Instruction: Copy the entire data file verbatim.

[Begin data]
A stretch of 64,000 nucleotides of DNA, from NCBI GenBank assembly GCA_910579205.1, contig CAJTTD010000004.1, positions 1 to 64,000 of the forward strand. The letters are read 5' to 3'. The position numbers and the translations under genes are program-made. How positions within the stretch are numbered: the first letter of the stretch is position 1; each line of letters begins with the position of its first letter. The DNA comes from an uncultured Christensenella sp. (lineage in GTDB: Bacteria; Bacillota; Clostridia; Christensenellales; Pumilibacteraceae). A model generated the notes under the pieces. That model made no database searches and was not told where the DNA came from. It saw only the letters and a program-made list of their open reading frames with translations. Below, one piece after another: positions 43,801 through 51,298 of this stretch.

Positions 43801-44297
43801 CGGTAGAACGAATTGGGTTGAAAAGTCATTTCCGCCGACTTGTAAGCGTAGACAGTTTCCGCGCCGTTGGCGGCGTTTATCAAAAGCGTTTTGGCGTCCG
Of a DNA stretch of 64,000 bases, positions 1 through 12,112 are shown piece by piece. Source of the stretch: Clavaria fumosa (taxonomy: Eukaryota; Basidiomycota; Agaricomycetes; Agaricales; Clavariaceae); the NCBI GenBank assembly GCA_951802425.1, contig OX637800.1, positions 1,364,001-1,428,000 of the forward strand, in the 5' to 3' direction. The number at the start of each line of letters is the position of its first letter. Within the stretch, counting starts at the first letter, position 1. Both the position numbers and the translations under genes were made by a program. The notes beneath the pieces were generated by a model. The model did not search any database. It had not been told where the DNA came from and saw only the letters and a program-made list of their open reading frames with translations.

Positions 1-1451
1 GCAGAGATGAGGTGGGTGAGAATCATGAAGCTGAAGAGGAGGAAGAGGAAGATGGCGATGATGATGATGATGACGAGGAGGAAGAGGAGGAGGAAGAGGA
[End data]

A stretch of 64,000 nucleotides of DNA, from NCBI GenBank assembly GCA_910579205.1, contig CAJTTD010000004.1, positions 1 to 64,000 of the forward strand. The letters are read 5' to 3'. The position numbers and the translations under genes are program-made. How positions within the stretch are numbered: the first letter of the stretch is position 1; each line of letters begins with the position of its first letter. The DNA comes from an uncultured Christensenella sp. (lineage in GTDB: Bacteria; Bacillota; Clostridia; Christensenellales; Pumilibacteraceae). A model generated the notes under the pieces. That model made no database searches and was not told where the DNA came from. It saw only the letters and a program-made list of their open reading frames with translations. Below, one piece after another: positions 43,801 through 51,298 of this stretch.

Positions 43801-44297
43801 CGGTAGAACGAATTGGGTTGAAAAGTCATTTCCGCCGACTTGTAAGCGTAGACAGTTTCCGCGCCGTTGGCGGCGTTTATCAAAAGCGTTTTGGCGTCCG
Of a DNA stretch of 64,000 bases, positions 1 through 12,112 are shown piece by piece. Source of the stretch: Clavaria fumosa (taxonomy: Eukaryota; Basidiomycota; Agaricomycetes; Agaricales; Clavariaceae); the NCBI GenBank assembly GCA_951802425.1, contig OX637800.1, positions 1,364,001-1,428,000 of the forward strand, in the 5' to 3' direction. The number at the start of each line of letters is the position of its first letter. Within the stretch, counting starts at the first letter, position 1. Both the position numbers and the translations under genes were made by a program. The notes beneath the pieces were generated by a model. The model did not search any database. It had not been told where the DNA came from and saw only the letters and a program-made list of their open reading frames with translations.

Positions 1-1451
1 GCAGAGATGAGGTGGGTGAGAATCATGAAGCTGAAGAGGAGGAAGAGGAAGATGGCGATGATGATGATGATGACGAGGAGGAAGAGGAGGAGGAAGAGGA